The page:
Picture of the rainforest on the Costa Rican Pacific coast in 2005. The ability of forests, plants and soil to suck carbon dioxide (CO2) from the air has been under-estimated, according to a study on Wednesday that challenges a benchmark for calculating the greenhouse-gas problem.
The ability of forests, plants and soil to suck carbon dioxide (CO2) from the air has been under-estimated, according to a study on Wednesday that challenges a benchmark for calculating the greenhouse-gas problem.
Like the sea, the land is a carbon "sink", or sponge, helping to absorb heat-trapping CO2 disgorged by the burning of fossil fuels.
A conventional estimate is that soil and vegetation take in roughly 120 billion tonnes, or gigatonnes, of carbon each year through the natural process of photosynthesis.
The new study, published in the science journal Nature, says the uptake could be 25-45 percent higher, to 150-175 gigatonnes per year.
But relatively little of this extra carbon is likely to be stored permanently in the plant, say the researchers. Instead, it is likely to re-enter the atmosphere through plant respiration.
This will be a disappointment for those looking for some good news in the fight against climate change.
The more carbon is sequestered in the land, the less carbon enters the atmosphere, where it helps to trap heat from the Sun.
Lead researcher Lisa Welp, of the Scripps Institution of Oceanography in the University of California at San Diego, said figuring out the annual carbon uptake from the terrestrial biosphere had been one of the biggest problems in the emissions equation.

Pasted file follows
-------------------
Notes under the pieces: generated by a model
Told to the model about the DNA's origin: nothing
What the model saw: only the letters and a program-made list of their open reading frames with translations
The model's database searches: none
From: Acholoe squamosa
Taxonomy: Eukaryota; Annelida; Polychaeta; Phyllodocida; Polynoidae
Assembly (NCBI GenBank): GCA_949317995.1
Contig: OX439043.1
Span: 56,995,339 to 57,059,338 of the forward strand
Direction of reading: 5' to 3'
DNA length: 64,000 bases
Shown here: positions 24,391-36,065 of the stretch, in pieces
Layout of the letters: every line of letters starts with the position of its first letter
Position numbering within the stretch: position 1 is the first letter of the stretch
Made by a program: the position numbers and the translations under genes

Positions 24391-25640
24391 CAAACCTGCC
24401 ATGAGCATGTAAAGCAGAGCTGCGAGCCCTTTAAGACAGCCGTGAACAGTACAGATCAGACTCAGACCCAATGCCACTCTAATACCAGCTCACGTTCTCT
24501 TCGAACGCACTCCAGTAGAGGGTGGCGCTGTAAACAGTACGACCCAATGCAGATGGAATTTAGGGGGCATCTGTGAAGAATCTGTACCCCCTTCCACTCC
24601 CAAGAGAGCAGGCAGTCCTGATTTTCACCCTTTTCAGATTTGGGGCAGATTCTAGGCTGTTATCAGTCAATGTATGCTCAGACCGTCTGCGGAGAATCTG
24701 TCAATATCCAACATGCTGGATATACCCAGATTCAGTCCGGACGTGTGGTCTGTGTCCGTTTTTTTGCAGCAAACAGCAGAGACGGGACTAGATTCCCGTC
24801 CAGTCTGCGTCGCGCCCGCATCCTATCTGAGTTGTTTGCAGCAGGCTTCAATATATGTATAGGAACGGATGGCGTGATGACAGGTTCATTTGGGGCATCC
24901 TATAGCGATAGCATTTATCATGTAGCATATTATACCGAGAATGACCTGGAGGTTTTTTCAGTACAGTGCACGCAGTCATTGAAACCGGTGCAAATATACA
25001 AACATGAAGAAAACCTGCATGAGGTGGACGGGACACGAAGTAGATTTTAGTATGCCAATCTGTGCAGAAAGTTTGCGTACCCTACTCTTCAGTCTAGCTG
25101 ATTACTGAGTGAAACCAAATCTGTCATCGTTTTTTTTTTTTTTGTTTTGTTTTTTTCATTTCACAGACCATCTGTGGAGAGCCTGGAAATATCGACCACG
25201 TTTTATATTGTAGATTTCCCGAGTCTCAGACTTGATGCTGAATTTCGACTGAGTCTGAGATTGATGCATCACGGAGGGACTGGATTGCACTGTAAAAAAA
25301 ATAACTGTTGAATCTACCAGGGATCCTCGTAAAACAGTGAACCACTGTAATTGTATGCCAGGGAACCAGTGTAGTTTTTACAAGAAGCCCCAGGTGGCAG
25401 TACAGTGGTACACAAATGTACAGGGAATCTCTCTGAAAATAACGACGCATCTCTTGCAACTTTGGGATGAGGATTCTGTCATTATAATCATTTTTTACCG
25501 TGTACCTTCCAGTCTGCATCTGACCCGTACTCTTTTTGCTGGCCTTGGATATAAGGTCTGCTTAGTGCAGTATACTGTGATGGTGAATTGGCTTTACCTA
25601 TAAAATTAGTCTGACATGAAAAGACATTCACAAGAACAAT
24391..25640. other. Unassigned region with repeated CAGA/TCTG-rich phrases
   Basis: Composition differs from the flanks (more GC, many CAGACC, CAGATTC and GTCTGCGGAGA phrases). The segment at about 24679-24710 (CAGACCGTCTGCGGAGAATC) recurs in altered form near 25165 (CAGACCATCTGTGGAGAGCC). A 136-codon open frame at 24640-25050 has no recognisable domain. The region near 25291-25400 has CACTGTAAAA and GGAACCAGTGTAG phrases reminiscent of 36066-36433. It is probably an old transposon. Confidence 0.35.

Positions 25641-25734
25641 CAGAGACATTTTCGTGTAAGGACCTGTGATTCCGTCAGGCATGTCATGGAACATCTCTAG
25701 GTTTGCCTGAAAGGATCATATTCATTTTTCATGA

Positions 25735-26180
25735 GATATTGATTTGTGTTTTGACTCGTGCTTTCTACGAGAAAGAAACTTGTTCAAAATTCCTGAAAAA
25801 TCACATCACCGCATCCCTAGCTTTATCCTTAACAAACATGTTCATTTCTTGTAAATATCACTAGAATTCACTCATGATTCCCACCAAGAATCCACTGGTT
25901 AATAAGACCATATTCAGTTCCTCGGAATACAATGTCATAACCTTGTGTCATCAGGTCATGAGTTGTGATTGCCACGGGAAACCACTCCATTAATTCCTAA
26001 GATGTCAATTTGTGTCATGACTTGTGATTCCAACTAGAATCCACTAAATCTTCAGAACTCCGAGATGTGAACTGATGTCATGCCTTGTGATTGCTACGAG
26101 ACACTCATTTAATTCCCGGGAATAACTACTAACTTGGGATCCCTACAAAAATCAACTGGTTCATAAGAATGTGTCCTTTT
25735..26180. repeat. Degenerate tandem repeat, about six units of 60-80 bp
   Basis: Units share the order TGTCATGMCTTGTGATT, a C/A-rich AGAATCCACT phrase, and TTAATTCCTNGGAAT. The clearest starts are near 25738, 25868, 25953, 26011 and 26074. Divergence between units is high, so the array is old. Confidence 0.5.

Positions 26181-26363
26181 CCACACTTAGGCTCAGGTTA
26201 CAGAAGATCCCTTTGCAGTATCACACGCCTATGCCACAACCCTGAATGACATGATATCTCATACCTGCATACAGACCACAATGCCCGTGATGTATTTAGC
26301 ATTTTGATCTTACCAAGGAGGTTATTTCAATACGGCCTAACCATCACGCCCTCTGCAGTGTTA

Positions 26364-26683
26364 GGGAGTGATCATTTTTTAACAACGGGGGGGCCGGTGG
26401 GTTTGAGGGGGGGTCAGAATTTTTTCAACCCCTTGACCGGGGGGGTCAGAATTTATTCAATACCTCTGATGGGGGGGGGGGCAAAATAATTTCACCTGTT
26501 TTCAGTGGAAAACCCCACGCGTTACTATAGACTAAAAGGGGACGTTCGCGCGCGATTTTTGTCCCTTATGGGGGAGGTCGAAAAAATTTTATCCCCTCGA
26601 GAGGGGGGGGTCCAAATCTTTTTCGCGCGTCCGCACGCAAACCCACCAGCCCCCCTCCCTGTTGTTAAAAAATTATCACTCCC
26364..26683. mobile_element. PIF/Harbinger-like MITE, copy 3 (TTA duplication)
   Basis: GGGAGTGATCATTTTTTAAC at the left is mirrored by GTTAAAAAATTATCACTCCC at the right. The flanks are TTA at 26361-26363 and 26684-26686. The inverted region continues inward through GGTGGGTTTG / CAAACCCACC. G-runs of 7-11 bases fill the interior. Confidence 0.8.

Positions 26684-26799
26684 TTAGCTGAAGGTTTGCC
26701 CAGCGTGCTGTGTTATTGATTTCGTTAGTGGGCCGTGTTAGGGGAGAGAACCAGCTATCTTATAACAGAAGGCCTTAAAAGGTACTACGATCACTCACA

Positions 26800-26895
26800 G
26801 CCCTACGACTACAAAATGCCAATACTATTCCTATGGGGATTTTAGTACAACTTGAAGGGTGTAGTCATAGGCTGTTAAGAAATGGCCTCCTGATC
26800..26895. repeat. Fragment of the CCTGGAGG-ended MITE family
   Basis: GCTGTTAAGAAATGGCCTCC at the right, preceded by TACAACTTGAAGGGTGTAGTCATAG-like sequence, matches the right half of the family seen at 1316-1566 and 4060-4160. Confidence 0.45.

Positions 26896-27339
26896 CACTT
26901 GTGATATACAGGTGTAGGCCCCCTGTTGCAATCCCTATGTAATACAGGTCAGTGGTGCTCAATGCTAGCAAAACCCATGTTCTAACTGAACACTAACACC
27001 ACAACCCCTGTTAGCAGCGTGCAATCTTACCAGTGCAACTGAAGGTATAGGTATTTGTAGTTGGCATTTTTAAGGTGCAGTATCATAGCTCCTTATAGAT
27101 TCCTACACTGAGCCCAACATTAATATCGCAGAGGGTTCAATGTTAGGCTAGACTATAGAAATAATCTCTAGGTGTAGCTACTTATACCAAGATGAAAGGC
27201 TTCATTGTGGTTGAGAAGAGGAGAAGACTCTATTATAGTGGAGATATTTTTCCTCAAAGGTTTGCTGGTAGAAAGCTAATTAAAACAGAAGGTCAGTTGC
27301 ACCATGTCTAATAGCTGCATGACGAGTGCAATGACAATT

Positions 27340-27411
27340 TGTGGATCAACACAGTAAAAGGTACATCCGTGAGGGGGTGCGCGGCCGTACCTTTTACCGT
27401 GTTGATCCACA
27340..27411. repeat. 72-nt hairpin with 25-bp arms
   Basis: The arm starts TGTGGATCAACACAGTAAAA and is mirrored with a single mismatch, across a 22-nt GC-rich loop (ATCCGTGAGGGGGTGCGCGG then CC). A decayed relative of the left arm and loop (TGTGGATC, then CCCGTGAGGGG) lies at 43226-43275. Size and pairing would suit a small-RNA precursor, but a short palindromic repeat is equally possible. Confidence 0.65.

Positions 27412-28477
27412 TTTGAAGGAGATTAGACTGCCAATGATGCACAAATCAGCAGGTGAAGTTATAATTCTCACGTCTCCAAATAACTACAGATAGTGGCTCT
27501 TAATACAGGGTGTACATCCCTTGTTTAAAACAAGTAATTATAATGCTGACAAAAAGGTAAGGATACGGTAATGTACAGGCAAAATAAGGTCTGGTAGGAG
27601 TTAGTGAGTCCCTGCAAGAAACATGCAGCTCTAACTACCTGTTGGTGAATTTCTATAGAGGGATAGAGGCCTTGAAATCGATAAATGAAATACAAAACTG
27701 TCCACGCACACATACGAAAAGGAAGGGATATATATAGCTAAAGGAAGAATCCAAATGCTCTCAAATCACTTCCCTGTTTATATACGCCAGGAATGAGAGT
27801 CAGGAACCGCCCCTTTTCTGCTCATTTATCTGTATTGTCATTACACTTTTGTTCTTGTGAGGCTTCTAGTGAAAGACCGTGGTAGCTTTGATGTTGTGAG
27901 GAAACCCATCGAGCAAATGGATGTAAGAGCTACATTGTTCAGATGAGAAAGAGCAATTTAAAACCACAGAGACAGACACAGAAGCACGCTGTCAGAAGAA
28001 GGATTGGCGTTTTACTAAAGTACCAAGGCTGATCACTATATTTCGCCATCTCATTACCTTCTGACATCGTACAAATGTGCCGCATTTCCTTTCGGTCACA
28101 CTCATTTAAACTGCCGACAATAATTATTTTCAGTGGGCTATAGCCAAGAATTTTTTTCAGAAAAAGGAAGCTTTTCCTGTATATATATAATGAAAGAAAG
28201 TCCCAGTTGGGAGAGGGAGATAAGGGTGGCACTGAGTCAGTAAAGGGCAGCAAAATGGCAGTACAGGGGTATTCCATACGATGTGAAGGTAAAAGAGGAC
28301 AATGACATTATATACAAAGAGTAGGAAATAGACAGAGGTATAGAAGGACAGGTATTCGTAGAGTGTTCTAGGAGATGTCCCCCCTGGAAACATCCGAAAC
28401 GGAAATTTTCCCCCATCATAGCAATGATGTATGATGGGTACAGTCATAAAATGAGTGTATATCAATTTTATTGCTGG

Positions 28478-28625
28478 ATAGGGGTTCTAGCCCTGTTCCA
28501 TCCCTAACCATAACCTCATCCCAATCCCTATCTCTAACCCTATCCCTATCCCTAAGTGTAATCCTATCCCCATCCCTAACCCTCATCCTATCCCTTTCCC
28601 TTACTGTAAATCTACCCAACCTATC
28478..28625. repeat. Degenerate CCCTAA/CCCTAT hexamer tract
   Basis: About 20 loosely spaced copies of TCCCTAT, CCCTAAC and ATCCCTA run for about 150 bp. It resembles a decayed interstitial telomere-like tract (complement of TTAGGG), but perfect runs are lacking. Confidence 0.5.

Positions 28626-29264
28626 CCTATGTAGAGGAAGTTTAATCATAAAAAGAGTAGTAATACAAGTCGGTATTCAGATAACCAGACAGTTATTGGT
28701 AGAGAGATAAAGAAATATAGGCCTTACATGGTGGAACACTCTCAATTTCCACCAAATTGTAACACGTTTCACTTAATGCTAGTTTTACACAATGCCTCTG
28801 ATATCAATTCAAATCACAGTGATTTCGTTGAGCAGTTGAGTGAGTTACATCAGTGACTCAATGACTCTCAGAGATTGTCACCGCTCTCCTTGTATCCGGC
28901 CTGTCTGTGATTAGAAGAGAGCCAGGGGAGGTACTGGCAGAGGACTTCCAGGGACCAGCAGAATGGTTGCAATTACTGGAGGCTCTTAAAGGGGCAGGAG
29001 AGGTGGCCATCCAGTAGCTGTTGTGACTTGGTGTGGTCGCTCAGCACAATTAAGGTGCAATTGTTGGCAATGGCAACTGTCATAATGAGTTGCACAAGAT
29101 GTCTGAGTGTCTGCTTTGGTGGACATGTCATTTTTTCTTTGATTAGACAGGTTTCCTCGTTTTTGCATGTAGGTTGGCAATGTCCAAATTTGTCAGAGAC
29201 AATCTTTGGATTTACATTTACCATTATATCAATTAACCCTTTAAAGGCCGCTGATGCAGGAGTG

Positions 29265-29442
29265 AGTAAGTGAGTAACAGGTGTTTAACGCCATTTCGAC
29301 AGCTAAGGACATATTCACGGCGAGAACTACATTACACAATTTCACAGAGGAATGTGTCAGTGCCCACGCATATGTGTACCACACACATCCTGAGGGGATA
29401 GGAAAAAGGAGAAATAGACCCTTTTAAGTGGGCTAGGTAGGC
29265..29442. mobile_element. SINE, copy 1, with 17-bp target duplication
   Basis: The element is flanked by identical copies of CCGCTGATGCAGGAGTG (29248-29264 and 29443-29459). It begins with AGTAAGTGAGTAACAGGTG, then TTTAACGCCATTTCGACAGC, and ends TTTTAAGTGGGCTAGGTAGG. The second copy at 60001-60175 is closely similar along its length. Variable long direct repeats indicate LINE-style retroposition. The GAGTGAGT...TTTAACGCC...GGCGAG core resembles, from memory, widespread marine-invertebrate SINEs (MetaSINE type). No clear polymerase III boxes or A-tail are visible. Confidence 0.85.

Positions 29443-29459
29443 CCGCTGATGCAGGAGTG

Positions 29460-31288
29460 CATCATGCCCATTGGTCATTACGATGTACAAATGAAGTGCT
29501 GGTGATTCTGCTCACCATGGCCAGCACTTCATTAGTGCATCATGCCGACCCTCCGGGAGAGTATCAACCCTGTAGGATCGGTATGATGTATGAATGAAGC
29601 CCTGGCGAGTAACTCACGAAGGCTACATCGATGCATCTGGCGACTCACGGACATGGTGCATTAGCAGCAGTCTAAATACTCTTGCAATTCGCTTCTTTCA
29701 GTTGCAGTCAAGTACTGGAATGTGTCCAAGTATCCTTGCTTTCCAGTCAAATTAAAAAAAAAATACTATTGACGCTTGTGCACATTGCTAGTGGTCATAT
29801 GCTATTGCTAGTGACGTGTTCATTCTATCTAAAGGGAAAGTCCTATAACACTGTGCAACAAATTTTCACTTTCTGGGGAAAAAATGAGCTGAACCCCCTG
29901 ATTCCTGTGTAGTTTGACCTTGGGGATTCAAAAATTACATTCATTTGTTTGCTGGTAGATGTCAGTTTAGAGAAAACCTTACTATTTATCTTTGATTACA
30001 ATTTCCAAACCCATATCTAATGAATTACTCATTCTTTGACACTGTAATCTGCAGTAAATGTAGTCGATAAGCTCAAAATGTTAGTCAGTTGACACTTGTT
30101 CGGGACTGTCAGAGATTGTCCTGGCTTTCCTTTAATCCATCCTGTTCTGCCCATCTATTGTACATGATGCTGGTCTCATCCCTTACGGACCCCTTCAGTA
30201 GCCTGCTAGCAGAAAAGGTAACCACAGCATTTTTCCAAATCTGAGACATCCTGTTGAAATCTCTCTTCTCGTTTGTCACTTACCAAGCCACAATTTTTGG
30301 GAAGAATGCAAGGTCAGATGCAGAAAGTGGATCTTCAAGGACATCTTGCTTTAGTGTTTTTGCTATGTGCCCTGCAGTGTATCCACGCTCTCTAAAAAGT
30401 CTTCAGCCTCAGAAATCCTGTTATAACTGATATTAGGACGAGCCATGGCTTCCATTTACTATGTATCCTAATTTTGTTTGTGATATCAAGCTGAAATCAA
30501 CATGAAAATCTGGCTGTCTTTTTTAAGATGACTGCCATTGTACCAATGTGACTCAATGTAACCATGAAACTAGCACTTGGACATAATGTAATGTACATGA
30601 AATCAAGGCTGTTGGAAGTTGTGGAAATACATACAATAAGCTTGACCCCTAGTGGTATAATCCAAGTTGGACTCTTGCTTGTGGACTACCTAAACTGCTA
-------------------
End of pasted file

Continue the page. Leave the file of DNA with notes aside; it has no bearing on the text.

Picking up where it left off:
Scientists, though, were confident about current estimates for carbon sequestration in land and this was unlikely to change much in the light of the new findings, she said.
"More CO2 is passing through plants (than thought), not that it actually stays there very long," she said in email exchange with AFP.
"The extra CO2 taken up as photosynthesis is most likely returned right back to the atmosphere via respiration."
The research looked at isotopes, or variations, in the oxygen component of CO2, using a databank of atmospheric sampling going back three decades.
These isotopes are a chemical tag, indicating the kind of water the molecule has come into contact with.
The researchers looked at isotopes whose concentrations are linked to rainfall.
They were struck by a clear association between these isotopes and El Nino, the weather cycle which occurs in pendulum swings every few years or so.
The implication from this is that CO2 is swiftly cycled through land ecosystems, the researchers suggest. From that assumption comes the far higher estimate of annual carbon uptake.